Though I used to keep tabs of the main headlines, I was never much into NFL. I remember being told of how complex a game it is and how it involves a lot of strategy and gameplans. From 2004, I started watching the SuperBowls. I remember listening to my colleagues (Raj, Anuj etc.) discuss the games. After joining Cisco, the passion for the game shown by my colleagues has rubbed off on me and I have been following NFL (and watching atleast 1-2 games during the weekends) since 2008. There are still some rules and plays I am not familiar with and I intend to learn about it soon. My favorite player? Peyton Manning. Favorite team? As with most of the fans, I love to watch high-scoring offenses. Hence I liked Saints and Vikings this year. Though it would be surreal for Saints to win this year, I get a feeling that Colts will squash that plan. The games I enjoyed the most were: Colts beating Patriots earlier this year at Indianapolis and Cardinals beating Packers (51-45!!!) in an unbelievable and exciting game (albeit with ZERO defense) ….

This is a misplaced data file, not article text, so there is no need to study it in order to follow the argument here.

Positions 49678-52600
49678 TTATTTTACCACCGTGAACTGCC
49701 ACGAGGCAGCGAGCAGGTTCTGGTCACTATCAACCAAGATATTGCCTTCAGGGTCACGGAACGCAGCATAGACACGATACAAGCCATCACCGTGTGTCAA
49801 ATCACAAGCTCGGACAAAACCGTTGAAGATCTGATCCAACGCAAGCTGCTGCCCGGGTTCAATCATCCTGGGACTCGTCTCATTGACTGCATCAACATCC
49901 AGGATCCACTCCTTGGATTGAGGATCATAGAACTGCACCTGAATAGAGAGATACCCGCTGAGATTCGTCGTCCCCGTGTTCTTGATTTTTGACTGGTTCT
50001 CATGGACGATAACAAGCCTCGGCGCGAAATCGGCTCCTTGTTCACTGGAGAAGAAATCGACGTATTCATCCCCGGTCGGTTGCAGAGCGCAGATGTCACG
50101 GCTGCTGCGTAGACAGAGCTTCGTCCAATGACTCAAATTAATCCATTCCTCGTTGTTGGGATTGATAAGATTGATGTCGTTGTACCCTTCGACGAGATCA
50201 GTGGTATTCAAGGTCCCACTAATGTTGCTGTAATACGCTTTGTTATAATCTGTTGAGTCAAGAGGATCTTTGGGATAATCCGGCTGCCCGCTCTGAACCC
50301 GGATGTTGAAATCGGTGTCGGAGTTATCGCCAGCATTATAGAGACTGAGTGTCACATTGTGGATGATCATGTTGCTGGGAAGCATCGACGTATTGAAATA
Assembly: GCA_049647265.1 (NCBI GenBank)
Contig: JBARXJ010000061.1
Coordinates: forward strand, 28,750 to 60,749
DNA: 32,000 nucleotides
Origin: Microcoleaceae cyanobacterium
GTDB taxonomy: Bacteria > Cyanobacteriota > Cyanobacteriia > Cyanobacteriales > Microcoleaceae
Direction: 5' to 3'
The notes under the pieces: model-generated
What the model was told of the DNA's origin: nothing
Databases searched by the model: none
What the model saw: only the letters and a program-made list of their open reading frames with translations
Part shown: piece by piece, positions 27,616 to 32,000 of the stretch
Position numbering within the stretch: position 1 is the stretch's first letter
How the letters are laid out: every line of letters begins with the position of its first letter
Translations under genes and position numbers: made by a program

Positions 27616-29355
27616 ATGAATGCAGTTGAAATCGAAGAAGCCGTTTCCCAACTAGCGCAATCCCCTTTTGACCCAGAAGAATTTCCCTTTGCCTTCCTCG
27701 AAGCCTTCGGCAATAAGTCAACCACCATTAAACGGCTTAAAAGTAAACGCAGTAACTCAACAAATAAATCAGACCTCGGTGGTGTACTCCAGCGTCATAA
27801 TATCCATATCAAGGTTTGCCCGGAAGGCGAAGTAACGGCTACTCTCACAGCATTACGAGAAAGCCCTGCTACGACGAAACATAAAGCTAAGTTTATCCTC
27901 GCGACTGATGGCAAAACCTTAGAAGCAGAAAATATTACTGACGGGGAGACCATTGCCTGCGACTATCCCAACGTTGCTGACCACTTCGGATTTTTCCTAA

How can a person of Indian origin not like Cricket? Well, that is for another blog …
Question: What would make my 2010 (as a sports fan)?
Answer: Federer winning a Grand Slam in 2010 and Lakers crushing Cavaliers 4-0 in NBA Finals. Heh Heh 🙂 Also, I am fine with either Colts or Saints winning the SuperBowl.
One thought on “Me, as a sports fan, over the years …”
Hey, saw you were interested in sports. Thought you might wanna check out my blog on weightlifting: